Paleo Mashed Potatoes

Mmmmm… creamy mashed potatoes, smothered in gravy and topped with freshly cut chives. Doesn’t sound very Paleo, does it? But it does mash well with Thanksgiving, and every other holiday in between, so we are going to serve it as many chances as we get. The question is begging to be asked: should you eat white potatoes? It is a personal, Paleo choice, and for some of us it isn’t going to be okay. For others, it is going to be more than okay to indulge in them some of the time. So, if you fall into the latter category (and you aren’t avoiding nightshades), potatoes, despite their controversy are perfectly acceptable companions to the turkey and cranberry sauce on your dinner plate. You can even finish your dinner with a delicious serving of pumpkin pie pudding.

As long as you feel good in your body, carbs in moderate consumption are giving us vital energy, but that is not to say, “only eat carbs”. On the contrary, make sure they are part of a balanced meal, with plenty of proteins and healthy fats too. Potatoey carbs can even fuel our desire to live a full life – hello Hasselbacks with Paleo sour cream!

If you still aren’t convinced that potatoes can enter back into your life, try a limited amount with a plate of garlic ranch chicken before diving into a full bowl of mash. It is less of a holiday meal, and more of a weeknight treat, though it tastes amazing, guaranteed.

Paleo Mashed Potatoes Recipe

Serves: 4

Prep: 15 min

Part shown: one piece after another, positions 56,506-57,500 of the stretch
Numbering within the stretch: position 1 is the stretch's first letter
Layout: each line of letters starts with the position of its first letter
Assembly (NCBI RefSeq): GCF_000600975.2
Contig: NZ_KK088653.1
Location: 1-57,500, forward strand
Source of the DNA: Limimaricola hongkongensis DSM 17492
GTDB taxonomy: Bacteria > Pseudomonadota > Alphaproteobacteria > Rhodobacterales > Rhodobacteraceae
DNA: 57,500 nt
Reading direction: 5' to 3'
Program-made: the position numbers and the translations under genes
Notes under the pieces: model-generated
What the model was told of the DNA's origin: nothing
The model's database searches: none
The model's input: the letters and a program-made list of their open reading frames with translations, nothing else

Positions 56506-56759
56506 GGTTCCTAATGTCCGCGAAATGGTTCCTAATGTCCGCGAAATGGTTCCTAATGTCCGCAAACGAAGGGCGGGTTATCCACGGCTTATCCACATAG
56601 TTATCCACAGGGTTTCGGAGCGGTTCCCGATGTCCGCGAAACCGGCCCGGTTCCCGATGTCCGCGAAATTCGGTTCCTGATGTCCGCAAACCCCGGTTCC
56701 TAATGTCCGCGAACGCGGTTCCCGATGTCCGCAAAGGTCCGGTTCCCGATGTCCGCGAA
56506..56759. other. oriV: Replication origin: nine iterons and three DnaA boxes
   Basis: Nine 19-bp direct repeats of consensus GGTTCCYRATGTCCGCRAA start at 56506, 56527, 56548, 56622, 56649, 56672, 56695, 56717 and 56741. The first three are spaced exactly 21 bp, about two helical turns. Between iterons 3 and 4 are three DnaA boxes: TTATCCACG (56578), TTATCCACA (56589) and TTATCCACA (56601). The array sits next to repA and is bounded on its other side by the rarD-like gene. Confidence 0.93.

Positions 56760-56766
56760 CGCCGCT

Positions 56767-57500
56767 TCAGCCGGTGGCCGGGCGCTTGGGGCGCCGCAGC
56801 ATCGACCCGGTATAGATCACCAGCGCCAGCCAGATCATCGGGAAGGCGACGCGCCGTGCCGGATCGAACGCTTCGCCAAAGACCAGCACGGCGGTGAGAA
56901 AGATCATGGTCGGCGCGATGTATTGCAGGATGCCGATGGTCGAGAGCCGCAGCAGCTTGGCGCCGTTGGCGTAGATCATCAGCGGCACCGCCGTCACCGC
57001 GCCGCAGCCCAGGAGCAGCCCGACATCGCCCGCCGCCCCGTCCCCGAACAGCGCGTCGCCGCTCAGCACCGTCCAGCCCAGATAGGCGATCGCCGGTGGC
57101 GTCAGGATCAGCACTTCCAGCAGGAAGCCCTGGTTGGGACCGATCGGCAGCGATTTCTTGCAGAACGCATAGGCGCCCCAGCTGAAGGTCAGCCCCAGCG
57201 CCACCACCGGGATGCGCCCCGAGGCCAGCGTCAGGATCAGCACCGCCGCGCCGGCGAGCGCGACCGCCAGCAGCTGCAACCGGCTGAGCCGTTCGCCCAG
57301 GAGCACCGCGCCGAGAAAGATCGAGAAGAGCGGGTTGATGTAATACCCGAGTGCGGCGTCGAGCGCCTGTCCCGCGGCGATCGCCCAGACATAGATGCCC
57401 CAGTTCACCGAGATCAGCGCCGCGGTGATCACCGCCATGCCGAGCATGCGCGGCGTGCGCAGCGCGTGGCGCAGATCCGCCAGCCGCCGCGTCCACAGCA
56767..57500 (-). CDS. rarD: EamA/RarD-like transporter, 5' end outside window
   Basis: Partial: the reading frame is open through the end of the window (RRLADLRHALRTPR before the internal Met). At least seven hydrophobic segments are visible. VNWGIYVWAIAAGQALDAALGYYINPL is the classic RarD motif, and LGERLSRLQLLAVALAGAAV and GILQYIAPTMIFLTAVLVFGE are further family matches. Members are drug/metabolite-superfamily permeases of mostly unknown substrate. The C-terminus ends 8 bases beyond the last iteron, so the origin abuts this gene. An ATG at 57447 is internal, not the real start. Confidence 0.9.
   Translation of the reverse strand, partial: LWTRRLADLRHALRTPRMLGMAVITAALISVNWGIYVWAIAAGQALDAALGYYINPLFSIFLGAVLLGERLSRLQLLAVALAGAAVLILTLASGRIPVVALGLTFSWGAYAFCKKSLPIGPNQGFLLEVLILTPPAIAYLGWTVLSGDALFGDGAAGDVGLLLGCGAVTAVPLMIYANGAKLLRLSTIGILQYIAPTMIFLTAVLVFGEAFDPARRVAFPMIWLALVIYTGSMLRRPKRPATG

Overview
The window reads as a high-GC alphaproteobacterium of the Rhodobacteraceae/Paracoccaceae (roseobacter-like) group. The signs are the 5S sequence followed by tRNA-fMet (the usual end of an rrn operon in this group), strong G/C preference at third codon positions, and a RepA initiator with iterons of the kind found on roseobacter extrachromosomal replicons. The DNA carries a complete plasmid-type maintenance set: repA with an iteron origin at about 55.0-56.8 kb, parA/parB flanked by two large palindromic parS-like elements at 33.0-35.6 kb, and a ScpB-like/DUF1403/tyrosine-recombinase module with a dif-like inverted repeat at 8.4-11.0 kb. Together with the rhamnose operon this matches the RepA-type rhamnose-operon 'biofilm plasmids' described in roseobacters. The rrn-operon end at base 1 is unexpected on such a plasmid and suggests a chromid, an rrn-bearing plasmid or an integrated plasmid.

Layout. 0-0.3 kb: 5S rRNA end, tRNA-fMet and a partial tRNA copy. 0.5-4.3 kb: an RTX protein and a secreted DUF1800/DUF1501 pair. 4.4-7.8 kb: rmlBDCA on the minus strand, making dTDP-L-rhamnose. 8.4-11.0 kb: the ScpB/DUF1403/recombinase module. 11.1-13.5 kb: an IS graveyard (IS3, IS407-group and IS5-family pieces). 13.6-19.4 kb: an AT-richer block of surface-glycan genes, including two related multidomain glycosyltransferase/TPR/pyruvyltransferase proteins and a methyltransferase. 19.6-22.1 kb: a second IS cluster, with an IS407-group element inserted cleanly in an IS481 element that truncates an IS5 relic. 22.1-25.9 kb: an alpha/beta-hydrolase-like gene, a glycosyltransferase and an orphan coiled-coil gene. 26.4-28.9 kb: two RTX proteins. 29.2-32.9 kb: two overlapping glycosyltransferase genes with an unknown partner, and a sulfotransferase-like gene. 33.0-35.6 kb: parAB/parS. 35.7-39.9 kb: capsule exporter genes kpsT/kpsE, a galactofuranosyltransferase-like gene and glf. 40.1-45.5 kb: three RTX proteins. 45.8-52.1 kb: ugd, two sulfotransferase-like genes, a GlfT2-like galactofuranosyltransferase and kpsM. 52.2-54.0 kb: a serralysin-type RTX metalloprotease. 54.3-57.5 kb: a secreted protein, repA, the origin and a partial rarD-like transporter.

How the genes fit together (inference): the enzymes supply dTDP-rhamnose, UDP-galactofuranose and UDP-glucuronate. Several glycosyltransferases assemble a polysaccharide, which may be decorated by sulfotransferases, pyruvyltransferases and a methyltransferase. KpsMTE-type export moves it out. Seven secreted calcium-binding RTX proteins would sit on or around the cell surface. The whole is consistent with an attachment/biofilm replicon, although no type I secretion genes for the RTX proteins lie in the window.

Cook: 20 min


Values are per portion. These are for information only & are not meant to be exact calculations.


  • 2 lbs. russet potatoes, peeled and diced
  • 3-4 tbsp. ghee or grass-fed butter
  • 3 garlic cloves, crushed (optional)
  • 3/4 – 1 cup full-fat coconut milk
  • 2 tbsp. fresh chives, minced (optional)
  • Sea salt and freshly ground pepper


  1. Dice the potatoes roughly the same size and place into a large pot. Cover with water, season generously with salt, and set over high heat until boiling.
  2. Lower heat to medium-high and boil for 15 – 20 minutes, stirring occasionally, until the potatoes are easily pierced with a knife, but do not fall apart.
  3. While the potatoes are cooking, heat the coconut milk and garlic, if using, in a saucepan over medium heat until warmed through. Set aside.
  4. Once the potatoes are done, drain the water, return to the pot off of the heat.
  5. Lightly mash the potatoes using a potato masher or hand mixer until a good amount of the steam has been released.
  6. Add the ghee and slowly blend in the warmed coconut milk while continuing to mash until smooth and creamy. Start in increments and work up to the consistency of your liking.
  7. Season to taste with salt and pepper.
  8. Top with fresh chives, if desired, and serve warm.